Indeed, there are many silences surrounding the Xhosa initiation process and Inxeba breaks some of that silence. We need to pay attention to the silences that exist between all the things that are said about the process of making Xhosa men. In the loud elevation of pride in tradition, there is the silencing of the horrific aspects of our cultural traditions. In the blind and vigorous holding on to “Xhosaness”, there is the silence on the destruction of young people’s lives. While there is noise about preparing men for heterosexual manhood, there is silence about homosexual desires. There is silence over the production of misogyny in the initiation process. There is silence over the botched circumcisions that are reported on every “circumcision season.” There are silences about the particularity of the initiation experience for queer Xhosa boys.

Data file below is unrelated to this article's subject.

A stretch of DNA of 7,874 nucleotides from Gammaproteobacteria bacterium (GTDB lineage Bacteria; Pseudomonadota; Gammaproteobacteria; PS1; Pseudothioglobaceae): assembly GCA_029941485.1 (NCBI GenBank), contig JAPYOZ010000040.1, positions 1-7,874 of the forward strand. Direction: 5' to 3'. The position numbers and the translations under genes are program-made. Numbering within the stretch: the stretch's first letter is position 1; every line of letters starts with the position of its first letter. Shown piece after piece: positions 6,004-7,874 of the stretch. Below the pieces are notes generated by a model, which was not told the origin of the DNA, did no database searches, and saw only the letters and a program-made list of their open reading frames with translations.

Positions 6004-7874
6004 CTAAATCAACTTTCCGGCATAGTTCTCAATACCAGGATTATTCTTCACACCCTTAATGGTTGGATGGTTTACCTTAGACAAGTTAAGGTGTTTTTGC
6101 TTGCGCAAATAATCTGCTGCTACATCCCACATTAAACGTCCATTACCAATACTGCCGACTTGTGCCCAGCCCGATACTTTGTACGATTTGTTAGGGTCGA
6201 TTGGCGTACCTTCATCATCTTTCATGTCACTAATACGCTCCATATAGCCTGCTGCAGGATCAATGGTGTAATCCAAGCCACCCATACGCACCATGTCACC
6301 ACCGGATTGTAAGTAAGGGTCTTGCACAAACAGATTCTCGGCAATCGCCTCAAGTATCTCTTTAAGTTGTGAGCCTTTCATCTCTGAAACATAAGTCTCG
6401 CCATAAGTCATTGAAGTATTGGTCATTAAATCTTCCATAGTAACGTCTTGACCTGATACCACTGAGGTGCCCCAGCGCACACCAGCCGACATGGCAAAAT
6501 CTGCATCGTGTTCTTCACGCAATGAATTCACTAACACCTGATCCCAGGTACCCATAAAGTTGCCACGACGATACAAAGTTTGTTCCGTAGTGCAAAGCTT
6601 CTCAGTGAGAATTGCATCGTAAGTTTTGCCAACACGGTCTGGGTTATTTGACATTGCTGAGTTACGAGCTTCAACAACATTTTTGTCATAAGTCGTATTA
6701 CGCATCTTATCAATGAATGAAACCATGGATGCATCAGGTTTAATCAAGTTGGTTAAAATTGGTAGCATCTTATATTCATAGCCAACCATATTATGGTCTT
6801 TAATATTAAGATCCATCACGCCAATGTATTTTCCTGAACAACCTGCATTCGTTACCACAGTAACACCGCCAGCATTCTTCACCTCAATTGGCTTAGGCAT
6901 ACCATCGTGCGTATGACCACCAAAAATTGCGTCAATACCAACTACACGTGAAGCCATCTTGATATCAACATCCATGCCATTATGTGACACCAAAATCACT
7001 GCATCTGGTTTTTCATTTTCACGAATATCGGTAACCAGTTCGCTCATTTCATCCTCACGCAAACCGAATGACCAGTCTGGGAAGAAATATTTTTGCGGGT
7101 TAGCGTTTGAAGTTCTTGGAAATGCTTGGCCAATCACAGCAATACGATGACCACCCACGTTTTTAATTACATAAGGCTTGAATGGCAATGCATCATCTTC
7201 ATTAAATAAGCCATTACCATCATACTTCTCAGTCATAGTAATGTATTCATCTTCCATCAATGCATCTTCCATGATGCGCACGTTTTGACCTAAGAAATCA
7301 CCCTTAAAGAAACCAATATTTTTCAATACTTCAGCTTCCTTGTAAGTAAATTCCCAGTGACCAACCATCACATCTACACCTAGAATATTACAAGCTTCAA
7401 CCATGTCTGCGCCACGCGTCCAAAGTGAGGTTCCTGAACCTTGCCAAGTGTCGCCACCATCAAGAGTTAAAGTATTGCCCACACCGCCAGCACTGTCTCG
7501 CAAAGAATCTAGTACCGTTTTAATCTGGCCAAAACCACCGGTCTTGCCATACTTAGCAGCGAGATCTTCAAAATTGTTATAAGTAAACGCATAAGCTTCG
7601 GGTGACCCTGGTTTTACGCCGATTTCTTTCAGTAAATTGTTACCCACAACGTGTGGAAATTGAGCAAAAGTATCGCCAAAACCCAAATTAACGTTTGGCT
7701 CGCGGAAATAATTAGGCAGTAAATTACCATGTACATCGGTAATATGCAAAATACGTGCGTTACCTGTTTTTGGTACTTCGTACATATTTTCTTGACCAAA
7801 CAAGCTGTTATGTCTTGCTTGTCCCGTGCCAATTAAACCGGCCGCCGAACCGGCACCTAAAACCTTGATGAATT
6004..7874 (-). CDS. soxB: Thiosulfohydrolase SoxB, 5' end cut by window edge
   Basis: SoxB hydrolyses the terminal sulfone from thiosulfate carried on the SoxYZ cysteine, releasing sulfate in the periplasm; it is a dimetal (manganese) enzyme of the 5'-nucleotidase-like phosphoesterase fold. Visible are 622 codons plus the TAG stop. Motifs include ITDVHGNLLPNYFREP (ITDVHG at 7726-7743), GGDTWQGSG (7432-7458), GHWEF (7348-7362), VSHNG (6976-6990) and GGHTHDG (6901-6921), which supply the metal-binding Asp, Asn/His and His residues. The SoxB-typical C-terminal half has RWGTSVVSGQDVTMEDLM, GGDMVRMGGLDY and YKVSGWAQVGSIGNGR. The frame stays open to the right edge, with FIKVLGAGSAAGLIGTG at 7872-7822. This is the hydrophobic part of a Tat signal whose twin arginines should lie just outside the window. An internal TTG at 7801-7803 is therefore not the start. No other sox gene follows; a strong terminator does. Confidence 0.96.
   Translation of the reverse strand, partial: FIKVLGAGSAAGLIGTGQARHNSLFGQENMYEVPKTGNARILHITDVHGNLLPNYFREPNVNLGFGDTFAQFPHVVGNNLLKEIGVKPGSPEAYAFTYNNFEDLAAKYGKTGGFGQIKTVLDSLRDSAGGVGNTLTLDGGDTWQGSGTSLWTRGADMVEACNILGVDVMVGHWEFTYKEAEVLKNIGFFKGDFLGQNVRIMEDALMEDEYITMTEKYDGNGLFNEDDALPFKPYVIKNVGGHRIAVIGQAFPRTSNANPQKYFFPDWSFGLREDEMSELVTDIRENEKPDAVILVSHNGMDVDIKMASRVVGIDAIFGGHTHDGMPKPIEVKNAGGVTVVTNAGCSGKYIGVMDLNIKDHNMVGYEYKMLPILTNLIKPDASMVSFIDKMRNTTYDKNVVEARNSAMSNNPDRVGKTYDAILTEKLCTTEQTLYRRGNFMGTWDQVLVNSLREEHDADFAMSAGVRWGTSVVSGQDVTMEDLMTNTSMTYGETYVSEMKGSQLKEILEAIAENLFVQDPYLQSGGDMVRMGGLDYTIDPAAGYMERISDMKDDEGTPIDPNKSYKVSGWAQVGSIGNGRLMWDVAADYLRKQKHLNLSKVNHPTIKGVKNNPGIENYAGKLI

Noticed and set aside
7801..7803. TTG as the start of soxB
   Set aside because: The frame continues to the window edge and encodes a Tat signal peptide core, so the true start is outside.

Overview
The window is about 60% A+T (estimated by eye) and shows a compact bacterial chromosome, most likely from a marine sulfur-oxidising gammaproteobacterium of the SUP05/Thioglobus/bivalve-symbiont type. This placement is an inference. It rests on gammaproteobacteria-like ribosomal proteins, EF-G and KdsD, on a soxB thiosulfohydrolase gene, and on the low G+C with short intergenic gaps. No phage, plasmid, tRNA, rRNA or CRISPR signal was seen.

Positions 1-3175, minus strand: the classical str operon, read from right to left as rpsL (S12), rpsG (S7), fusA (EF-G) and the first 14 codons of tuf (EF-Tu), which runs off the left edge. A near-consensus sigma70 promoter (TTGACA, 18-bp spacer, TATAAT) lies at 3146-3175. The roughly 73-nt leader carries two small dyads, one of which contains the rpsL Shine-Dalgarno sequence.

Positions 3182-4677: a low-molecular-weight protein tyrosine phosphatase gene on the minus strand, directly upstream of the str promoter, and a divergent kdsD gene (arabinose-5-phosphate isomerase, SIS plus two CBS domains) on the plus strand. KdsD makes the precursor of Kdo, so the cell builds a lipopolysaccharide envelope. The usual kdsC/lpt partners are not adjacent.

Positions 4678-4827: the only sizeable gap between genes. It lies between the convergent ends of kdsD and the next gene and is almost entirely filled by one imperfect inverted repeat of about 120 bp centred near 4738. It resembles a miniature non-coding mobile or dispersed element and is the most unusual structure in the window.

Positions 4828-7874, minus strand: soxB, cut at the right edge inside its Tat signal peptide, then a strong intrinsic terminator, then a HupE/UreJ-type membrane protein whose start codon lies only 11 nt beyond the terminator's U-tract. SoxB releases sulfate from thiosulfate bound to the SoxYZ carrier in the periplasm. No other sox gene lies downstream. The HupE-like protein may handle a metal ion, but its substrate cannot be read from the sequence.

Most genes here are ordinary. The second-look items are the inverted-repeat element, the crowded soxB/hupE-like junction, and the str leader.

Instead of calling for a boycott of the movie, we should really take this opportunity as a space for conversation. The movie is a conversation starter for us to engage with each other, and not just about same-sex love between Xhosa men, but the initiation process itself. We should see this movie as a mirror held up to our faces so that we, as Xhosa people, can look at ourselves. Future generations of Xhosa people, specifically Xhosa boys will be grateful that this moment happened.